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First Class Ever for Adult Male


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I am a 23 year old male who has finally gotten the courage to take a beginners class. I am however kind of nervous and would like to know what I should expect in the first class and how things will probably be run.


Also if anyone can give me directions on how to sew the elastics of my ballet shoe I would really appreciate it



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Hell Adultballetboy, welcome to Ballet Talk for Dancers :)


The elastic is sewn at the point where, if you fold the heel forward, you find the place where it folds at the sides of the shoe. Sew one side, then put the shoe on and measure how much elastic you need to make the shoe secure before you sew the other side.


As for your first class, if it is a complete beginners class, starting new, you should learn some very basic things like how to align your structure, where to place your body weight, how to pointe your feet correctly, and how to rotate the legs. If the class is one that has been going on a while you may have to pick up these things as you go along, trying to follow the teacher and the other dancers. It might be helpful to watch some classes before you start if the class is not a new one strictly for complete beginners.

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Don't be shy about introducing yourself to the teacher, and letting him/her know that you are brand new. You might also want to let them know if you would like a lot of corrections, or if you would rather have a few classes to acclimatize. Some teachers give many corrections to beginners for fear of scaring them off, to some beginners this is helpful, to others not so. It helps if your teacher knows what your expectations are as well.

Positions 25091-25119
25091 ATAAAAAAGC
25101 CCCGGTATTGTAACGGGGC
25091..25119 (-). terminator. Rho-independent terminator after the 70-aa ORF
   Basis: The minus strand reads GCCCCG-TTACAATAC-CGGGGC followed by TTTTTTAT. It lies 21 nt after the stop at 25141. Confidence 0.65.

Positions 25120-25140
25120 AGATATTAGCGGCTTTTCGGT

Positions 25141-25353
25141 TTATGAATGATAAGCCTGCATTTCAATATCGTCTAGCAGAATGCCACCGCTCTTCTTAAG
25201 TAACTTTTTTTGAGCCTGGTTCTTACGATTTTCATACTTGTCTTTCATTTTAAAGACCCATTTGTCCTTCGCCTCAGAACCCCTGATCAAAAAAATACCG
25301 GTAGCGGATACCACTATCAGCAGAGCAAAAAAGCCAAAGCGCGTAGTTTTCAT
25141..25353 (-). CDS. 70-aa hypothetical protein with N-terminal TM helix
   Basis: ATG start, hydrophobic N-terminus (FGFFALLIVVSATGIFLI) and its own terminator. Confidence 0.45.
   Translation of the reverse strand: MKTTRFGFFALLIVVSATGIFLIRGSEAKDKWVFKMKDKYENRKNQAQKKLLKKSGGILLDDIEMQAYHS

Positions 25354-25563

As for class, expect about half the class to take place at the barre. Here the teacher will set exercises that usually isolate one part of the body to get you to warm up. Try not to be on the end of a barre, or one side you will have no one to watch. The other half of the class (or less than half) will be in the center. Here you will do adagio (slow movements), petite allegro (little jumps) and grande allegro (big jumps). Position yourself in the back or middle, so you have someone to watch, but this is the time to express yourself- so even if you can't do it perfectly, go for it!

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Thanks for the help,


Do you think it would be better if I took a couple private lessons first, or should I just go ahead and start with the beginner class? Please let me know



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Aw, just dive in! You'll pick up the very basics easily in an adult beginner's class.

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Do you think it would be better if I took a couple private lessons first, or should I just go ahead and start with the beginner class?  Please let me know




I'd first watch a class to get an idea of the class flow, vocabulary, and movements as they look to an observer. Then I'd dive right in to the beginner class. Private lessons offer way too many corrections for a raw beginner to absorb at all at once.


It is important to commit to going to class a couple times a week for at least three months. I've seen many adult beginners get discouraged after taking a couple classes and drop out rather than work through their inevitable klutziness.